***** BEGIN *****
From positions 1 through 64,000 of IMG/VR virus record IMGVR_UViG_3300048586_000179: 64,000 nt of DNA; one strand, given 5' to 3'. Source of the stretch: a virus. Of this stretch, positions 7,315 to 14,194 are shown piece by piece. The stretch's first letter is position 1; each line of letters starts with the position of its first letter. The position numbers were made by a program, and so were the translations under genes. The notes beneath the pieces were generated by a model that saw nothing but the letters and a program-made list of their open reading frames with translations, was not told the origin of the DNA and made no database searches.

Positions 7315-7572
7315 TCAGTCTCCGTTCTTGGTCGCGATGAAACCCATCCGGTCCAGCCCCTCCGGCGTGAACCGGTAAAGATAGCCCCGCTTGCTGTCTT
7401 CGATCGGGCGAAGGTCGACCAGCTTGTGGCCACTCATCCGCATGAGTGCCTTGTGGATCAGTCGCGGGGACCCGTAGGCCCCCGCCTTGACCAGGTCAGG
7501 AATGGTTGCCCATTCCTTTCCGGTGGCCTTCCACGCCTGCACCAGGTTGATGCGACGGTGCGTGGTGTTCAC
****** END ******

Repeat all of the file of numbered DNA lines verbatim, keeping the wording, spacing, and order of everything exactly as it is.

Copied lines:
From positions 1 through 64,000 of IMG/VR virus record IMGVR_UViG_3300048586_000179: 64,000 nt of DNA; one strand, given 5' to 3'. Source of the stretch: a virus. Of this stretch, positions 7,315 to 14,194 are shown piece by piece. The stretch's first letter is position 1; each line of letters starts with the position of its first letter. The position numbers were made by a program, and so were the translations under genes. The notes beneath the pieces were generated by a model that saw nothing but the letters and a program-made list of their open reading frames with translations, was not told the origin of the DNA and made no database searches.

Positions 7315-7572
7315 TCAGTCTCCGTTCTTGGTCGCGATGAAACCCATCCGGTCCAGCCCCTCCGGCGTGAACCGGTAAAGATAGCCCCGCTTGCTGTCTT
7401 CGATCGGGCGAAGGTCGACCAGCTTGTGGCCACTCATCCGCATGAGTGCCTTGTGGATCAGTCGCGGGGACCCGTAGGCCCCCGCCTTGACCAGGTCAGG
7501 AATGGTTGCCCATTCCTTTCCGGTGGCCTTCCACGCCTGCACCAGGTTGATGCGACGGTGCGTGGTGTTCAC